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During World War I, a German U-boat sinks a British ship and takes the survivors on board. After it takes a wrong turn, the submarine takes them to the unknown land of Caprona, where they find dinosaurs and neanderthals. Written by
Paul White <email@example.com>
Amicus cast Stuart Whitman in the lead but AIP refused to finance the film if Whitman starred. so he was fired. See more »
In the opening scene with the U-boat, Captain Von Schoenvorts uses the designation SS in describing the ship he sees through the periscope. If it is a British passenger liner, the designation should be RMS; if it's supposed to be a British military ship, the designation should be HMS. See more »
Caprona has damn little respect for guns, Mr. Tyler.
Captain Von Schoenvorts:
No, there's nothing wrong with our shooting, gentlemen. In primitive nervous systems like this allosaurus, even a fatal wound might register in the brain with a delayed action. As your saying would have it, this "chap" was late for his own funeral.
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I loved this movie as a kid. Can't recall how many times I watched it on the late show in my early teens, but it was more than a few. I hadn't seen it since about 1982 and was pleased TCM ran it recently, so I recorded it and watched it last night.
The scenes came back to me by rote though I definitely needed the refresher after all these years. Seeing it now at 40, it of course has become a little more quaint in the wake of the Jurassic Park series, but it still held my interest as it WAS a very good effort in 1975 with limited resources at bringing to the screen an intelligent Sci/fi adventure with old fashioned heroics reminiscent of King Kong etc.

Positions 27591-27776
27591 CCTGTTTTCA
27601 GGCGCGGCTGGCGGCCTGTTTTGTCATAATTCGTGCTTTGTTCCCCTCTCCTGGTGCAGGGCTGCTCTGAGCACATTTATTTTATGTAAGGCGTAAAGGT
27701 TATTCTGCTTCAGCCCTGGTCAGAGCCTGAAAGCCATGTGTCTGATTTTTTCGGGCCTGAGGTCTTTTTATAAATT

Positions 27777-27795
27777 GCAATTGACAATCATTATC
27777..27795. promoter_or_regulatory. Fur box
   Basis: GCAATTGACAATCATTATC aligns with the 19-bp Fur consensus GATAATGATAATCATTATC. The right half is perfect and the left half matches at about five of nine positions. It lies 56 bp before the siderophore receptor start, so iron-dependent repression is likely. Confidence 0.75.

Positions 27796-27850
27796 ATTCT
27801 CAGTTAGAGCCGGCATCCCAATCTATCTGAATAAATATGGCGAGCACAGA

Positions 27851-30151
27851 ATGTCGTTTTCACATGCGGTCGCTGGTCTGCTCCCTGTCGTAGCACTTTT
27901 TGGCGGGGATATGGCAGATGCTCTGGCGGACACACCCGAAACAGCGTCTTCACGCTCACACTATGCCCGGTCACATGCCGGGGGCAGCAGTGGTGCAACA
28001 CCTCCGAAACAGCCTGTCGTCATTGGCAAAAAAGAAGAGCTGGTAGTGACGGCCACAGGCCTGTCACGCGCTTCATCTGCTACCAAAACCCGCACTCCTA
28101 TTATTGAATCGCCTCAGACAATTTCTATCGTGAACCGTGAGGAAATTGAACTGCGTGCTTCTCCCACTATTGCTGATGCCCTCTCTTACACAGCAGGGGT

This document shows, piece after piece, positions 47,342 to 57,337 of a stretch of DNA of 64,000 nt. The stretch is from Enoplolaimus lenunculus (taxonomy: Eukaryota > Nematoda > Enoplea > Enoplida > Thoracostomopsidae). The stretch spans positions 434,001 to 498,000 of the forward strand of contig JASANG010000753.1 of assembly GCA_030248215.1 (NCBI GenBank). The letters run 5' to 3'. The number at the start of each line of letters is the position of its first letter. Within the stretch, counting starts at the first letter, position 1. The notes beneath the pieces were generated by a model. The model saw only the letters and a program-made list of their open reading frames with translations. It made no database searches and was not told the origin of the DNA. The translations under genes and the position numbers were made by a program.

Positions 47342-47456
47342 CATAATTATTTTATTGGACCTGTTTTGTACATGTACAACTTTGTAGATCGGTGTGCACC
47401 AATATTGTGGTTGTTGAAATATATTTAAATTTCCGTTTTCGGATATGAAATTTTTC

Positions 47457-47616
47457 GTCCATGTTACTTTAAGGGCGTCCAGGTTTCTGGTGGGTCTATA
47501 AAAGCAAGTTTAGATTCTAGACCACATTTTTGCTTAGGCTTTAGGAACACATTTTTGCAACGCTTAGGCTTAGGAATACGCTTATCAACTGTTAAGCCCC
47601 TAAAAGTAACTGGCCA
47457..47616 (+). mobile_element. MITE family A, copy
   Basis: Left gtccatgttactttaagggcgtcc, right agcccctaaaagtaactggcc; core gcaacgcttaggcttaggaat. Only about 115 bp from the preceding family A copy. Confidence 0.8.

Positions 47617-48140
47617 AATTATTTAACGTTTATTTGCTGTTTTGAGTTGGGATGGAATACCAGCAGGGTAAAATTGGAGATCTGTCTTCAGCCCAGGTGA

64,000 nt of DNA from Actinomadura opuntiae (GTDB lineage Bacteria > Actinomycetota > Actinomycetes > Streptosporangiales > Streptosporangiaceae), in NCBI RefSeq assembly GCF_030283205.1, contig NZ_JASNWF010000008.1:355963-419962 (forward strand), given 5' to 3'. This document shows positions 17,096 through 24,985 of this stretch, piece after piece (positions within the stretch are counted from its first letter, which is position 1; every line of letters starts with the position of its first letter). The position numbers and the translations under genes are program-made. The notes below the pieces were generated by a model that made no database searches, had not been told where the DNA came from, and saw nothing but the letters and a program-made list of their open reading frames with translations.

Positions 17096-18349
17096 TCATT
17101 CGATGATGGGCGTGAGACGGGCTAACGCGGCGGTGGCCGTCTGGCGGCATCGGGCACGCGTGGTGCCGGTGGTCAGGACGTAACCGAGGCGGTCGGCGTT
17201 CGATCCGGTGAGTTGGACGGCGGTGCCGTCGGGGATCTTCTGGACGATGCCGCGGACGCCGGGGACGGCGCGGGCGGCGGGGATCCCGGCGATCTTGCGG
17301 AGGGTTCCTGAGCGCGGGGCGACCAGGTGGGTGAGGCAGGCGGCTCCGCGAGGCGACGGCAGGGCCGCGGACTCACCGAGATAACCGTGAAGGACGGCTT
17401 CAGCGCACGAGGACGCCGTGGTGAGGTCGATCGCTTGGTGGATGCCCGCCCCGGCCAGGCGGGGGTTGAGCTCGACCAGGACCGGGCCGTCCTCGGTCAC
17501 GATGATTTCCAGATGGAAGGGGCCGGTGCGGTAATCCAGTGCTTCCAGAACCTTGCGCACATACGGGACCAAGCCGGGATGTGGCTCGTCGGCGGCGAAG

The script, though certainly not as good as it could have been, stays true to itself, and even though the SFX at times look primitive (they still kick the snot out of the FX in Logan's Run}, the story is poorly paced after the U-Boat reaches Caprona, and the Neanderthals and the obligatory volcanic eruption are more than forced, the film never becomes kitschy or laughable, or outright uninteresting like dozens of other films like this made on the cheap. My only wish is it would have been a bit longer and included more thoughtful dialogue about nature and evolution and survival to give the story and characters more depth. And Ray Harryhausen could have done much more with the dinosaurs in the technical department.
As far as leading men go, Doug McClure is good in this and will always get my sympathy as that likable, two fisted action star who had the misfortune of looking too much like Lee Marvin and sounding too much like Glenn Ford to ever get the kind of roles he deserved in bigger pictures. He was good in these Kevin Connor adventure flicks in the 70's, and is eternally one of my favorite actors as a result.
Lots of details about the U-Boat and what not are probably inaccurate, and the story itself is more than too similar to Verne's Mysterious Island with shades of 20,000 Leagues Under the Sea, but overall, while I wouldn't call it great or even good, it is definitely worth a look and still a nifty little piece of entertainment for the budget it had. Surprising a remake hasn't appeared in this age of CGI. Could be a dandy. Are you listening, Peter Jackson?
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